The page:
Electoral Complaints Commission reaches out to the provinces

16 Jun 2009

Electoral Complaints Commission reaches out to the provinces

16 June 2009 - More than one hundred and seventy complaints officers are moving out to the provinces for the forthcoming elections in Afghanistan.


The Electoral Complaints Commission has completed a training programme for 176 provincial complaints officers who will move into the 34 provinces of Afghanistan and start the process of receiving, reviewing and deciding on complaints.

On 16 June the official campaign period for the 20 August presidential and provincial council elections in Afghanistan began.

During the campaigning the electorate and candidates are allowed to launch complaints on a number of issues.

In the next two weeks the commission aims to establish some 18 provincial offices with the rest being set-up within a month.

During the last elections in 2005 most of the complaints officials were international staff members but this year the majority are Afghans.

“This is a real moment for Afghanistan to take control of this complaint process,” said Peter Lepsch, the legal advisor of the ECC.

The training programme for the complaints officials included sessions on office management, the complaints process and procedures, investigating complaints, public outreach and media relations skills.

In most cases, they will conduct an investigation on a complaint received and make a decision by themselves for the final decision to be reviewed by the head office in Kabul.

Anyone has a chance to file a complaint using a special form which is available at ECC offices.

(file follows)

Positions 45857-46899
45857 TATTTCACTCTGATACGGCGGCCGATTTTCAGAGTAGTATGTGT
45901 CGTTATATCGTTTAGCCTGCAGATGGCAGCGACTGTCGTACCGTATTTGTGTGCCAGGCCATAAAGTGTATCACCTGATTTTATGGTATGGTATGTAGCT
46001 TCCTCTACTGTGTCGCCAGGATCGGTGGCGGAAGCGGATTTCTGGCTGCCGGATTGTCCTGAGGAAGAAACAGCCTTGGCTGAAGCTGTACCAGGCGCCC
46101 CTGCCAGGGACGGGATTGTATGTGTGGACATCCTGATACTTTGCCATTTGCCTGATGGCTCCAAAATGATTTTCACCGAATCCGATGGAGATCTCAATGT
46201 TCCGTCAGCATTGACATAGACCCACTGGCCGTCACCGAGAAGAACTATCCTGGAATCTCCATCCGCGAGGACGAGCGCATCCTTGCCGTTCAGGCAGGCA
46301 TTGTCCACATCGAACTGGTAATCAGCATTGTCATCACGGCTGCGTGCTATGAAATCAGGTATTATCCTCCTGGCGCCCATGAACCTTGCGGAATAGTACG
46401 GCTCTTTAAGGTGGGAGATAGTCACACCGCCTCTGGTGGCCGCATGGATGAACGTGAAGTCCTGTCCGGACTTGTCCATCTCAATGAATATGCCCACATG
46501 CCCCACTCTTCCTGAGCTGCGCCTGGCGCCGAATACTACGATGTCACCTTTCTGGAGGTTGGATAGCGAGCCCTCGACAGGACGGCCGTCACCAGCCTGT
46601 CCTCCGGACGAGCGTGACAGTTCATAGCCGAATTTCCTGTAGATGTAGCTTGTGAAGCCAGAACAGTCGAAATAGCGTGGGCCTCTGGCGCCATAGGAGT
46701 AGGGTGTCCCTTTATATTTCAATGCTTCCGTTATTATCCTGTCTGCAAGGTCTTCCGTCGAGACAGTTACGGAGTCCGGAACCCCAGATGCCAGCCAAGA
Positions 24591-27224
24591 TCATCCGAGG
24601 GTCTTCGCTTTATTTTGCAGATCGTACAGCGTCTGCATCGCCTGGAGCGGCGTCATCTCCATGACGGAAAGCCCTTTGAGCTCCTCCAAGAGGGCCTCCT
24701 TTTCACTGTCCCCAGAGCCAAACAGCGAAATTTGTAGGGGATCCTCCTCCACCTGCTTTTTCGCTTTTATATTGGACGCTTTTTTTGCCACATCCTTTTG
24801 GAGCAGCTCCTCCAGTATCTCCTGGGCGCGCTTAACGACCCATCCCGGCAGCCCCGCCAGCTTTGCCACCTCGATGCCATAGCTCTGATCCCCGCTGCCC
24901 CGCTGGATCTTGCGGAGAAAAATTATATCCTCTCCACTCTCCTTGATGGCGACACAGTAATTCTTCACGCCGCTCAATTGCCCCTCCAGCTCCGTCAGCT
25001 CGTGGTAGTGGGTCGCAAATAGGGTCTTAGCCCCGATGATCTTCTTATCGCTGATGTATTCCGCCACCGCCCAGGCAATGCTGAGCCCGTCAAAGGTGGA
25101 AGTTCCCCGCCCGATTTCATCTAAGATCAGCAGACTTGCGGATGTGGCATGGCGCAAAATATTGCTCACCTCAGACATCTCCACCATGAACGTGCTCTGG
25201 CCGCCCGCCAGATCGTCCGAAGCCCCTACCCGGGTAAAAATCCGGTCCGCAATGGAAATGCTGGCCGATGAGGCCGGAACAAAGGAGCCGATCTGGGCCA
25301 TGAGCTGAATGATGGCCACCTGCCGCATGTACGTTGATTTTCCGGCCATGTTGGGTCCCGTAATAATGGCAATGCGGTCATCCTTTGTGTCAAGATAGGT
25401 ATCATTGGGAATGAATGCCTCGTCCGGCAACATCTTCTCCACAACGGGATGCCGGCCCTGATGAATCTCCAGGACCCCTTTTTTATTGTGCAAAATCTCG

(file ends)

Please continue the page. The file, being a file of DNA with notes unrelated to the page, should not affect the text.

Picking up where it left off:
“We want to ensure this process is credible. That people believe if anything goes wrong, anything irregular, we are able to address them, we are able to detect them and punish people if necessary,” said ECC Commissioner Maarten Halff.

“The ECC is there as a safeguard for the electoral process. We expect voters, if they have complaints, to provide us with specific information and evidence. So we rely on voters themselves as well to make us successful,” he added.

The campaign periods last from 16 June to 18 August with people going to the polls on 20 August.

The ECC has advised all its officials to be aware of the risks associated with campaigning including intimidation, violence, candidates interfering with ballots, ballot-box stuffing or attempts to change the results.

“The ECC is an Afghan institution under the electoral law. The police of the Ministry of Interior will be providing the security to our staff,” said Mr Halff. ”If provincial staff feel that taking a decision will present a risk to them, then they refer that matter to headquarters and we will be able to deal with it from there.”

“I have a good feeling about this thing. It is good for our sisters and for our women because after a long time, we can do something for our people, for our country, especially in this part, the election. I am happy and I prayed for many years that we can do some better things for our country,” said Mary Barakzai, a lawyer from Herat, one of the ten female complaints officials.

By Kangying Guo, UNAMA

Website: Electoral Complaints Commission